Students need a strong understanding of letters, their forms and the associated sounds. A strong understanding of letters and sounds will help your students develop higher level reading skills.
To develop this strong understanding of letters and sounds, these are the skills I focus most on:
Many students with disabilities require direct teaching and high repetitions in order to learn and master their skills. Letters and sounds are no different! Here are some ideas to give students help students learn quicker and more completely.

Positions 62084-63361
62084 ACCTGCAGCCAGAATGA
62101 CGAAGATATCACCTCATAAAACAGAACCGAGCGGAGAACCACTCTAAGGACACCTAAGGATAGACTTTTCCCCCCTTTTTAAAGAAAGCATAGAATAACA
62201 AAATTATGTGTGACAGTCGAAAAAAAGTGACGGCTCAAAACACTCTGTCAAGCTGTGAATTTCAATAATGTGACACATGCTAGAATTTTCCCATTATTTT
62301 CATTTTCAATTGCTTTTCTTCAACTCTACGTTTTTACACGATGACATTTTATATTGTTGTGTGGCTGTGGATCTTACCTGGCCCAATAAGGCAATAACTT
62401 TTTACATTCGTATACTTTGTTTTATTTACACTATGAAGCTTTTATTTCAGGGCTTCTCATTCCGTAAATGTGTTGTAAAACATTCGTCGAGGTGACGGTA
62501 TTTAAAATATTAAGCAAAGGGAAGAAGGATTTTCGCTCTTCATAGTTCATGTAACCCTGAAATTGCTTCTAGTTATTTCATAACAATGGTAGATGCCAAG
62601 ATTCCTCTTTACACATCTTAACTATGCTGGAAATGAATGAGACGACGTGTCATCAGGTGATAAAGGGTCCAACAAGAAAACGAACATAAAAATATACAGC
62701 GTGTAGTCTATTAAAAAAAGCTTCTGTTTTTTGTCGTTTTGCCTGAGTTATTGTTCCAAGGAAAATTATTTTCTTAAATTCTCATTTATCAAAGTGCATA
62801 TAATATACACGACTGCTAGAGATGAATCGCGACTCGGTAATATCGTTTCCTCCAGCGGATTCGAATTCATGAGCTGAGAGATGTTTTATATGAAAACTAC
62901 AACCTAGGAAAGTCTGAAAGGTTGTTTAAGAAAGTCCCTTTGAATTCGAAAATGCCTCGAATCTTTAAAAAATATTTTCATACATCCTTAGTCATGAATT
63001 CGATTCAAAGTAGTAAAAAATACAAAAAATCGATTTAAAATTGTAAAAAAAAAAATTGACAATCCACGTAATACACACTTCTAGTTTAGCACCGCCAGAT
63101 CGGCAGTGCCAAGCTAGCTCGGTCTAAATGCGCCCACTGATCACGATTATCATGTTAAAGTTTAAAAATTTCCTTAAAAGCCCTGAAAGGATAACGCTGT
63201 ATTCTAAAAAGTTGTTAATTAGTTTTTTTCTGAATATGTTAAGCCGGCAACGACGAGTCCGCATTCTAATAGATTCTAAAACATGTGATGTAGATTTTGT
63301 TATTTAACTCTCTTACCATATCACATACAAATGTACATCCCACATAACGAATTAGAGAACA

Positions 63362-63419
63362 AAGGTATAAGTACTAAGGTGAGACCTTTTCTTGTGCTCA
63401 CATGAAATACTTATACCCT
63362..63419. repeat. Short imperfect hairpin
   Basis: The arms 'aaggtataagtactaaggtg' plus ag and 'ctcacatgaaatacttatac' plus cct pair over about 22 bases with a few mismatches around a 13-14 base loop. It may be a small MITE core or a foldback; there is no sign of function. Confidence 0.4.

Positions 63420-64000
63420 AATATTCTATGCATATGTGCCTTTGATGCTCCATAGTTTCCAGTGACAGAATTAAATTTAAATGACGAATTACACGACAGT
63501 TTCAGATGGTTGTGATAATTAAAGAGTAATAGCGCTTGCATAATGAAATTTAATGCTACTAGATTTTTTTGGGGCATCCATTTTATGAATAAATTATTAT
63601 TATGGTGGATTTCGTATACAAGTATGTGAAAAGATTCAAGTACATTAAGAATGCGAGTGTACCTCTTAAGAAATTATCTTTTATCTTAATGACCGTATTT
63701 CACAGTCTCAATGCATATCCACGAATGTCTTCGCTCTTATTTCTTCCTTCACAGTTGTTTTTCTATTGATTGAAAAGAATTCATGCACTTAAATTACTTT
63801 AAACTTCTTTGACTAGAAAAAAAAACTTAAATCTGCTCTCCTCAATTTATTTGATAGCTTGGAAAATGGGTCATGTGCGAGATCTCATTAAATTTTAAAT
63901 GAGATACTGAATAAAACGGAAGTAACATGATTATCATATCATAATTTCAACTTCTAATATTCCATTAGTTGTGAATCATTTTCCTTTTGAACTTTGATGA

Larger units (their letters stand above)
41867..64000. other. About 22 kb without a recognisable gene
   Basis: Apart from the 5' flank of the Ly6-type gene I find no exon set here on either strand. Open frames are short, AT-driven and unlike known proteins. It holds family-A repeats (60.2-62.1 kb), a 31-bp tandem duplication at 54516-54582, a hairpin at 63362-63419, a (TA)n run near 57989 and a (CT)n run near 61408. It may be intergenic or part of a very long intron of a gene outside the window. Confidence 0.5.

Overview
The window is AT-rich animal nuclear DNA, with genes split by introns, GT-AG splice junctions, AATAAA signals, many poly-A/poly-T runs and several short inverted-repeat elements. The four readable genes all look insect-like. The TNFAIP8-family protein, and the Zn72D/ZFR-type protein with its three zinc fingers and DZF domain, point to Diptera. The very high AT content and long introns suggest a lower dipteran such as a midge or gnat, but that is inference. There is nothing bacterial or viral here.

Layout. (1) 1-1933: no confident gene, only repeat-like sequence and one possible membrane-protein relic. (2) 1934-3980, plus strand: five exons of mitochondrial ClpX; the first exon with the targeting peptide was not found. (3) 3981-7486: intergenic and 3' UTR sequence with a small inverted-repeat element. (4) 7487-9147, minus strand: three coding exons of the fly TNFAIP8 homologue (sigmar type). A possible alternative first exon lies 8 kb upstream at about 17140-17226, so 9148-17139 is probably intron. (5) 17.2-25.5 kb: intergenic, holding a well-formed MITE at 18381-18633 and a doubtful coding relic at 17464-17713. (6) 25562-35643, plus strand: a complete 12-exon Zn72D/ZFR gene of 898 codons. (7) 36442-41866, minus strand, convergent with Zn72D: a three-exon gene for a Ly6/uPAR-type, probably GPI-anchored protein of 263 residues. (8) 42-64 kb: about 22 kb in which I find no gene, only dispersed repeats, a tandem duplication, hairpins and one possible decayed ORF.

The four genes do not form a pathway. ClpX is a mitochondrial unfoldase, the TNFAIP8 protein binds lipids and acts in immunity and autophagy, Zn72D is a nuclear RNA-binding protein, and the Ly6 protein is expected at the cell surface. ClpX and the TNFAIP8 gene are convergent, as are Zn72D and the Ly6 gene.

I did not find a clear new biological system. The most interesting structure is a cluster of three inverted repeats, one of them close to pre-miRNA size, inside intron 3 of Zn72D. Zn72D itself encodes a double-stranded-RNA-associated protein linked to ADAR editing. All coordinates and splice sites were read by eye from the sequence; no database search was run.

Once I know which letters my students still need instruction on, I choose a small set (usually 3 to 4 letters) to focus on. We begin by introducing the letters and using guided practice to notice the features of the letters, the sounds it makes, etc.
We use letter posters to introduce the letter. We trace the letter, practice writing it in the air and practice matching the letter in different sizes.
We also add a sensory and movement component to the introduction to help students remain engaged and learning.
Ideas for adding sensory into the lessons: